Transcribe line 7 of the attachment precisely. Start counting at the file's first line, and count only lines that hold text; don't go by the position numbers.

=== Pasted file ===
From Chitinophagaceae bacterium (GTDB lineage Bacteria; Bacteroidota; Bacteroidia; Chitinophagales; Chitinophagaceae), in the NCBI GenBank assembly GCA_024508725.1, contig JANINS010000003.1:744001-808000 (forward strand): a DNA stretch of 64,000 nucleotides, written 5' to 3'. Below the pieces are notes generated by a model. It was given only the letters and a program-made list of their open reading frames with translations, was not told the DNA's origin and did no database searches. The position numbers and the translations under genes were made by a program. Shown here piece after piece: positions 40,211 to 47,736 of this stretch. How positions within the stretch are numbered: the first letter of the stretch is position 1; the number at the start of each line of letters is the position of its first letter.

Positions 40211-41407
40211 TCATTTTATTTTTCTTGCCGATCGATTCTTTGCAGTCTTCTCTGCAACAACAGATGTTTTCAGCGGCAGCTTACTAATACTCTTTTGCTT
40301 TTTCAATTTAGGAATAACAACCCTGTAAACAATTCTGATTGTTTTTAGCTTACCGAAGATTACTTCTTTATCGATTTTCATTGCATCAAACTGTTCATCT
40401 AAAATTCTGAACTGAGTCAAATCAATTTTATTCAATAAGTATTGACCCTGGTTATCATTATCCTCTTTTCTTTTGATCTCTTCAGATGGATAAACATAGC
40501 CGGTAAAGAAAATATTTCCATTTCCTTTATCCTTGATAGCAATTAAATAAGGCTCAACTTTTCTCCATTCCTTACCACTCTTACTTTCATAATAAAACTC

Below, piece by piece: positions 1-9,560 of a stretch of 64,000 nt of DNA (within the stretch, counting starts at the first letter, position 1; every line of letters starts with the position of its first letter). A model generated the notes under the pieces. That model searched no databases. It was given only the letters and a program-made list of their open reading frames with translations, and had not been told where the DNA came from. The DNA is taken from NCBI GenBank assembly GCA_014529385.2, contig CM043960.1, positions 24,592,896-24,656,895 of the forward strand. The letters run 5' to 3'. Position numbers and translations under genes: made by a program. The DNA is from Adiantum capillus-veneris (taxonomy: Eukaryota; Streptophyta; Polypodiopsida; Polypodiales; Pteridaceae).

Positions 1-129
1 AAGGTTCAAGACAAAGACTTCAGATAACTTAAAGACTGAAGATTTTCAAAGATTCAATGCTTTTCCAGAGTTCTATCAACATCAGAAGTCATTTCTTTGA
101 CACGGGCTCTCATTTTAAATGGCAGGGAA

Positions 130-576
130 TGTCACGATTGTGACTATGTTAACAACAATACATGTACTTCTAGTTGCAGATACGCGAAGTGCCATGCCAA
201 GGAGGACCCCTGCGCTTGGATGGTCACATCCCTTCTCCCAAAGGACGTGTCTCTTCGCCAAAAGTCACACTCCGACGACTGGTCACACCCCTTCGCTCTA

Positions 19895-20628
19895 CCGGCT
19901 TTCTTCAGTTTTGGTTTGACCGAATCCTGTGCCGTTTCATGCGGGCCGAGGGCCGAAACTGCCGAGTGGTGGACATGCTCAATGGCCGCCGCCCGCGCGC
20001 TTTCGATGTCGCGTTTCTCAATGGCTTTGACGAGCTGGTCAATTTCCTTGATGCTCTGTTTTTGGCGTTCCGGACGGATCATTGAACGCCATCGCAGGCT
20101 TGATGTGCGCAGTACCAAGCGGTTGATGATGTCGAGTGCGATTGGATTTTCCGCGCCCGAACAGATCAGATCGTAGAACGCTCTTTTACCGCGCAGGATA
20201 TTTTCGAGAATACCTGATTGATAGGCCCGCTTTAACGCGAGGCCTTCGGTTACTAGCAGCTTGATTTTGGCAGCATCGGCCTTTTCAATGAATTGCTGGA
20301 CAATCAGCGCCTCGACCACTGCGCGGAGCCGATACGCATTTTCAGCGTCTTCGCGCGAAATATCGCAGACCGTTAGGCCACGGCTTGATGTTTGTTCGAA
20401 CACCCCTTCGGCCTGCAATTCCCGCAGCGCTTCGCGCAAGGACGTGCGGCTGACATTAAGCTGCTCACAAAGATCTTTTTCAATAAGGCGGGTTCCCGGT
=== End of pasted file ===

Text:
Below, piece by piece: positions 1-9,560 of a stretch of 64,000 nt of DNA (within the stretch, counting starts at the first letter, position 1; every line of letters starts with the position of its first letter). A model generated the notes under the pieces. That model searched no databases. It was given only the letters and a program-made list of their open reading frames with translations, and had not been told where the DNA came from. The DNA is taken from NCBI GenBank assembly GCA_014529385.2, contig CM043960.1, positions 24,592,896-24,656,895 of the forward strand. The letters run 5' to 3'. Position numbers and translations under genes: made by a program. The DNA is from Adiantum capillus-veneris (taxonomy: Eukaryota; Streptophyta; Polypodiopsida; Polypodiales; Pteridaceae).